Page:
(1) The publication of a statement in a scientific or academic journal (whether published in electronic form or otherwise) is privileged if the following conditions are met.

(2) The first condition is that the statement relates to a scientific or academic matter.

(3) The second condition is that before the statement was published in the journal an independent review of the statement's scientific or academic merit was carried out by-

(a) the editor of the journal, and

(b) one or more persons with expertise in the scientific or academic matter concerned.

(4) Where the publication of a statement in a scientific or academic journal is privileged by virtue of subsection (1), the publication in the same journal of any assessment of the statement's scientific or academic merit is also privileged if-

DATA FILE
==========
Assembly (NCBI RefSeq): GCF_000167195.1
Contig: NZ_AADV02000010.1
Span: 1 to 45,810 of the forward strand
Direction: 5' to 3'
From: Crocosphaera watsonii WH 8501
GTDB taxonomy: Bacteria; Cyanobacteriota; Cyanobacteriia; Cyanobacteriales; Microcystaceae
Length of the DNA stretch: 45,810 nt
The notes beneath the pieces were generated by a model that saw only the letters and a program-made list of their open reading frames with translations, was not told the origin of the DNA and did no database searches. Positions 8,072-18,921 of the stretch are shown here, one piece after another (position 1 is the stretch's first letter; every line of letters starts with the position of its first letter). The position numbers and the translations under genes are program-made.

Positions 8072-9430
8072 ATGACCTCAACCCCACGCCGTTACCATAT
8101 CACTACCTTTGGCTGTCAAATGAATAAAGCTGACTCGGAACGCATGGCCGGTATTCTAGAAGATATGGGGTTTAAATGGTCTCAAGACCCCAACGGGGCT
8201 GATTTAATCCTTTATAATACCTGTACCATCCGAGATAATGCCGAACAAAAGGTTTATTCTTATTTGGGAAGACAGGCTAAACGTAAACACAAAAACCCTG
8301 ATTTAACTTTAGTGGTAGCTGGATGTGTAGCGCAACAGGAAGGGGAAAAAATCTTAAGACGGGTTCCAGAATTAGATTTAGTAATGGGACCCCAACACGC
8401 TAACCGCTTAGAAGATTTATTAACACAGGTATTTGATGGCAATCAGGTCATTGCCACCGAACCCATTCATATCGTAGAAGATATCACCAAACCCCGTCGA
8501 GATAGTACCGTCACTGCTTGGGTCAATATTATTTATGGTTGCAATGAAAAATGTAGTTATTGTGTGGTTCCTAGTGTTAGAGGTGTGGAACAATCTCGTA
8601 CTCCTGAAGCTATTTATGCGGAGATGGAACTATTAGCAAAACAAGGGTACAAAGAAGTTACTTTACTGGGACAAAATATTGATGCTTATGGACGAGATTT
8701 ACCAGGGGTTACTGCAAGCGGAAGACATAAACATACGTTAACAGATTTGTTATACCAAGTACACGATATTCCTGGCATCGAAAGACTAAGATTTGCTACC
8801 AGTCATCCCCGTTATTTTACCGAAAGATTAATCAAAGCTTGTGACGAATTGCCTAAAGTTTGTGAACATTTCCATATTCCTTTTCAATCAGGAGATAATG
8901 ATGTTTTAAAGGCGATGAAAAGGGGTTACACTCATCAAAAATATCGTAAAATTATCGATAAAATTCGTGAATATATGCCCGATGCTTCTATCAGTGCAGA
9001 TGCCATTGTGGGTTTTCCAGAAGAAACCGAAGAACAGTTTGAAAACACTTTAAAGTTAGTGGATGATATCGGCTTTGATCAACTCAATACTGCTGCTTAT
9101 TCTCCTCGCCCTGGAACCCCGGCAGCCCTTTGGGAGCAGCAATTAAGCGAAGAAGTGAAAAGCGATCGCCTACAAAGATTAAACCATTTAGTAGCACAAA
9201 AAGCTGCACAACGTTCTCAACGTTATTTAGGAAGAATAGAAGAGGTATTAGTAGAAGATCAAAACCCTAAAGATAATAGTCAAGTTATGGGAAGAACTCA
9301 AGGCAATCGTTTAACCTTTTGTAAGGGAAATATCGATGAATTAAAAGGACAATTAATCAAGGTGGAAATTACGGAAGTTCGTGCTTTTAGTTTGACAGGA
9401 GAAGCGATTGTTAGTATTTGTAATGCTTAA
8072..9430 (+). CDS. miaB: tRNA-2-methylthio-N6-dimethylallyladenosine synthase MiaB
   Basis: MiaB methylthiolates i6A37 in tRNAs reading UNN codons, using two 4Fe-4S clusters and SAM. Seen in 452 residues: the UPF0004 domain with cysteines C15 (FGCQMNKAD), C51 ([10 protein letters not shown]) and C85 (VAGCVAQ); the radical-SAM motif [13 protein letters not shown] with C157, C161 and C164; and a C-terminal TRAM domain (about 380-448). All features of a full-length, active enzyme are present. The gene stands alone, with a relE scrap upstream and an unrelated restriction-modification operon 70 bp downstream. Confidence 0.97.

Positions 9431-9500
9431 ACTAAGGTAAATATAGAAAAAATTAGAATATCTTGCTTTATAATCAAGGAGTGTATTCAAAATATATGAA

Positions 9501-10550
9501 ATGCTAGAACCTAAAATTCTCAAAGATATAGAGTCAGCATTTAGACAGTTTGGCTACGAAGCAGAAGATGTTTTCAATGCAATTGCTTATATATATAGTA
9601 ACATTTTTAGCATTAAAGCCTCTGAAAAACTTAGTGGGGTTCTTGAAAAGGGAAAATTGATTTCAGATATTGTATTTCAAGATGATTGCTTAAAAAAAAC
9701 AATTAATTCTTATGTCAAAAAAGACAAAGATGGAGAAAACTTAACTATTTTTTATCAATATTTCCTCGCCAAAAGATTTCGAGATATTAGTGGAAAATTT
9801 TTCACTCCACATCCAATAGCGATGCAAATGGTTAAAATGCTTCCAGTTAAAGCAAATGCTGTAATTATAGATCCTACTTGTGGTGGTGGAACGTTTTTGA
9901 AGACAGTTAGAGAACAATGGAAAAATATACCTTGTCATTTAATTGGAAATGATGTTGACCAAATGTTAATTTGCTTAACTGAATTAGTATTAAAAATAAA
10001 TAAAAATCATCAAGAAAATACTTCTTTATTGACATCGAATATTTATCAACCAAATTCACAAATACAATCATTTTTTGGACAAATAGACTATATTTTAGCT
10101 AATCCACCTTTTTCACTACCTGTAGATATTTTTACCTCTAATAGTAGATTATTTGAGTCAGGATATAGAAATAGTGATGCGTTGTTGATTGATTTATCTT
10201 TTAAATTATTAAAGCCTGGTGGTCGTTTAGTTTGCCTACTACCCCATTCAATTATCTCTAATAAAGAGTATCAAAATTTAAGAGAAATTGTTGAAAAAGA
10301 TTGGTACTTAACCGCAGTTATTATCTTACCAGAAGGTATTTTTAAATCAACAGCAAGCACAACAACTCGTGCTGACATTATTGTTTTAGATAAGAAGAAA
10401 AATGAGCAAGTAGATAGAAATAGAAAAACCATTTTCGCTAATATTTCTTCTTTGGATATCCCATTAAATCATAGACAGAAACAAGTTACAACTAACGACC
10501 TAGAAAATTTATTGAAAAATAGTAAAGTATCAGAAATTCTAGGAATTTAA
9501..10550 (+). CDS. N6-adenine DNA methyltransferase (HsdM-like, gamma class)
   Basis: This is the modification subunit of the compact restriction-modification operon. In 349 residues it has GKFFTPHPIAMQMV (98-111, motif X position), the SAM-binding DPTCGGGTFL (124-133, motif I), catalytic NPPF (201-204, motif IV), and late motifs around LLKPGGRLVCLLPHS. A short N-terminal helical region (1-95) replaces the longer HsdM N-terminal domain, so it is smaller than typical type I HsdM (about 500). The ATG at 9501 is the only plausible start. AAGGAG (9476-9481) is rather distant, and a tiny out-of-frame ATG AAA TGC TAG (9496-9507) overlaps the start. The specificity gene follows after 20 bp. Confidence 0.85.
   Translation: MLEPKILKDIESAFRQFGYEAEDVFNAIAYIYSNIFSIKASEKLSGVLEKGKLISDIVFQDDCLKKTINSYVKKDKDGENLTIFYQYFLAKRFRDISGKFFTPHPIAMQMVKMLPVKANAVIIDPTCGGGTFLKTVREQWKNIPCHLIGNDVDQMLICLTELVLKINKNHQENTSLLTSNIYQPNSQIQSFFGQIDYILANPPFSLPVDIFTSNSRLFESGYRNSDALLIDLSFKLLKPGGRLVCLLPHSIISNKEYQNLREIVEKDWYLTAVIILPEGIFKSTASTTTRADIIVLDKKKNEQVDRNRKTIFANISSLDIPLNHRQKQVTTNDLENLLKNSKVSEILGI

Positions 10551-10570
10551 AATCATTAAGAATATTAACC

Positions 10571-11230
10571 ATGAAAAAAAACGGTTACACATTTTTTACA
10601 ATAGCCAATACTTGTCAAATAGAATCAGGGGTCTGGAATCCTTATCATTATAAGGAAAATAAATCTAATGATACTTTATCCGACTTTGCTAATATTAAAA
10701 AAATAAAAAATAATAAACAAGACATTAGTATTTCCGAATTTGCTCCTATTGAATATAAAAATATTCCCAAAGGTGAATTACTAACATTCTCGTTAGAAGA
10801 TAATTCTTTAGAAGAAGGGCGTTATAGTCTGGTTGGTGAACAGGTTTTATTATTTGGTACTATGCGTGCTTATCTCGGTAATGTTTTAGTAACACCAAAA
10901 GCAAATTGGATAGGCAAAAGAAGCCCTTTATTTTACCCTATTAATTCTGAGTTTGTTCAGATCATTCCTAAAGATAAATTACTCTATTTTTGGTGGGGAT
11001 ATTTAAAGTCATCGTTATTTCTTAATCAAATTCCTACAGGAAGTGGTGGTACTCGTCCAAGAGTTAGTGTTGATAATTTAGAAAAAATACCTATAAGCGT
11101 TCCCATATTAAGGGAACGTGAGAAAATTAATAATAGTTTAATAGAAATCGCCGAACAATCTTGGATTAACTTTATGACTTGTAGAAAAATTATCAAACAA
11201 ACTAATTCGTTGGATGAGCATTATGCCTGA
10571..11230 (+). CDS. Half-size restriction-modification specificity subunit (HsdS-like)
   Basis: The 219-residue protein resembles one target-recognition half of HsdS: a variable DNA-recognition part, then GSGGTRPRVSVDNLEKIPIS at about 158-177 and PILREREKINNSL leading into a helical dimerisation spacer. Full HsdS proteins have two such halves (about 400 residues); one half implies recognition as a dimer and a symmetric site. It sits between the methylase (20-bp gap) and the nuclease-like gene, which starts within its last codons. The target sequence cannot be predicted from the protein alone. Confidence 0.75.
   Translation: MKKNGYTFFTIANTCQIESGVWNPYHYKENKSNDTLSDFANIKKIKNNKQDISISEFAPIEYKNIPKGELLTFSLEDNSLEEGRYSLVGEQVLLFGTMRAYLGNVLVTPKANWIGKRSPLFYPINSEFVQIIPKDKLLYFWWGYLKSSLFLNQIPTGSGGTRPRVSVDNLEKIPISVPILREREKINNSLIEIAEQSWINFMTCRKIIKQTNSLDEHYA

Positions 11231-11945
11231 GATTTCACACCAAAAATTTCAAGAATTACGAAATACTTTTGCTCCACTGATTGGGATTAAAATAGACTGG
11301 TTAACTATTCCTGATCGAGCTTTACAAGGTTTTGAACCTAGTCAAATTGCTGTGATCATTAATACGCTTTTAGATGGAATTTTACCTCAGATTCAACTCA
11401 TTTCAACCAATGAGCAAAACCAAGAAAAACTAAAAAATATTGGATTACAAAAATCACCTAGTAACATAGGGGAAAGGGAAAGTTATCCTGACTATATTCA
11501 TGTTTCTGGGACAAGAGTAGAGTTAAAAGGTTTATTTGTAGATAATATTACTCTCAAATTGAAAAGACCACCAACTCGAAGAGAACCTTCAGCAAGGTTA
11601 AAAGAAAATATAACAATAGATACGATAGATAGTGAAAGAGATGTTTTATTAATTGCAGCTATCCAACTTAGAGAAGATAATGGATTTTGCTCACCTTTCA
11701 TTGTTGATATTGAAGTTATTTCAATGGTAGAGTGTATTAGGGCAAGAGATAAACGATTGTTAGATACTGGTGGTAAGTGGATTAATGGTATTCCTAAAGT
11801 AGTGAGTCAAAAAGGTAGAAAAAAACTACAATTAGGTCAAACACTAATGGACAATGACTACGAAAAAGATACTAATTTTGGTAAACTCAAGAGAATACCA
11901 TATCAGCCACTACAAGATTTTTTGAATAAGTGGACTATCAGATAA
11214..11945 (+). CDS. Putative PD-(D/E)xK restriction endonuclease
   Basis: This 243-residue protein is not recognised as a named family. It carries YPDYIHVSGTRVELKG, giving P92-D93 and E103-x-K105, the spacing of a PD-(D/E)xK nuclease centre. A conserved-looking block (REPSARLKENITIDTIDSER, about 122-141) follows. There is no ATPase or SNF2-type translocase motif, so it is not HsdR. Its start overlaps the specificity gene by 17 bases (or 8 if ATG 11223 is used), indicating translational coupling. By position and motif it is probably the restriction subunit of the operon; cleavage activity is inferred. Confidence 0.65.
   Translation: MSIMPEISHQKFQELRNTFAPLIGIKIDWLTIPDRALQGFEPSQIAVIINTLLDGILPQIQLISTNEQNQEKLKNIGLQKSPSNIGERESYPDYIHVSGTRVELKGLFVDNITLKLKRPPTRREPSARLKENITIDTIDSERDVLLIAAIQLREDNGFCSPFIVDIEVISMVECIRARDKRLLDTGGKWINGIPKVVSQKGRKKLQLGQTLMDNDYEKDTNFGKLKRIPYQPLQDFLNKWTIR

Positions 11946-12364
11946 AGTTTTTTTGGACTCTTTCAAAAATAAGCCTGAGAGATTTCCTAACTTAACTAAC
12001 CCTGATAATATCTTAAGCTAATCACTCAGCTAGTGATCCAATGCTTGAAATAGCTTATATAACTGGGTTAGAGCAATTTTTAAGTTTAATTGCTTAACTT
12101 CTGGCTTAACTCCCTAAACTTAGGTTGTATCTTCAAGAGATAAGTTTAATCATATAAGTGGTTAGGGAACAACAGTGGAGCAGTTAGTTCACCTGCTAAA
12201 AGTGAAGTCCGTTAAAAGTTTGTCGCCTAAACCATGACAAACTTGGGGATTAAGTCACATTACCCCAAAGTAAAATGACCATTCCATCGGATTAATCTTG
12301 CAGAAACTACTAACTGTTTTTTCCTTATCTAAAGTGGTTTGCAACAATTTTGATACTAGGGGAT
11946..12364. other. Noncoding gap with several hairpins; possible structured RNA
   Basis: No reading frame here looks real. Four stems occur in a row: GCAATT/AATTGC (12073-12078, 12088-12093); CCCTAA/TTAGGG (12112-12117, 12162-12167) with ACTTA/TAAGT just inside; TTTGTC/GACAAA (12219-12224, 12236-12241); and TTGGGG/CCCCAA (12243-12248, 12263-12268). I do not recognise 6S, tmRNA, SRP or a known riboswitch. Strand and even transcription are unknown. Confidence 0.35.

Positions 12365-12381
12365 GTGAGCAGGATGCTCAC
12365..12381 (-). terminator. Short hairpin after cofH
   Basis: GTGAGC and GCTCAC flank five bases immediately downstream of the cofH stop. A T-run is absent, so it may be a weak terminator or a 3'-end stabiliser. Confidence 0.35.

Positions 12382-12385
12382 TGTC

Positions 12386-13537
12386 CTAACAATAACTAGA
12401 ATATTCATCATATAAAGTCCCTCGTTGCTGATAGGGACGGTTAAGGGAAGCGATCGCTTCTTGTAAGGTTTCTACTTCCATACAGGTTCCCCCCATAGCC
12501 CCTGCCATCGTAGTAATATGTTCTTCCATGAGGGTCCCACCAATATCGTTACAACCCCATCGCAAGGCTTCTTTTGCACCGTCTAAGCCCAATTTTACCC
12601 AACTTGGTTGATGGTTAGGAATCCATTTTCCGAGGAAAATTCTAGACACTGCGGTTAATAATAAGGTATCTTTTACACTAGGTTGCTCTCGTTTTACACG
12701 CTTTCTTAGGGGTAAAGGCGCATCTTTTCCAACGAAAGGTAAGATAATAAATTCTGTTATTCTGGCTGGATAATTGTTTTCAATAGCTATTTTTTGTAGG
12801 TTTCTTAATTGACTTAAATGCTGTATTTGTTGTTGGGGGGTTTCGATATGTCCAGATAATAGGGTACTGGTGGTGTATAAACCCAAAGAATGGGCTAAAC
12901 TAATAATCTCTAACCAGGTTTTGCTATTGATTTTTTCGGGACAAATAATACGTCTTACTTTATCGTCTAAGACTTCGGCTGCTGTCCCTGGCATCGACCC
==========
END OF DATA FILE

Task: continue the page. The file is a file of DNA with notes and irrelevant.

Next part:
(a) the assessment was written by one or more of the persons who carried out the independent review of the statement; and

(b) the assessment was written in the course of that review.

(5) Where the publication of a statement or assessment is privileged by virtue of this section, the publication of a fair and accurate copy of, extract from or summary of the statement or assessment is also privileged.

(6) A publication is not privileged by virtue of this section if it is shown to be made with malice.

(7) Nothing in this section is to be construed-

(a) as protecting the publication of matter the publication of which is prohibited by law;

(b) as limiting any privilege subsisting apart from this section.

(8) The reference in subsection (3)(a) to "the editor of the journal"...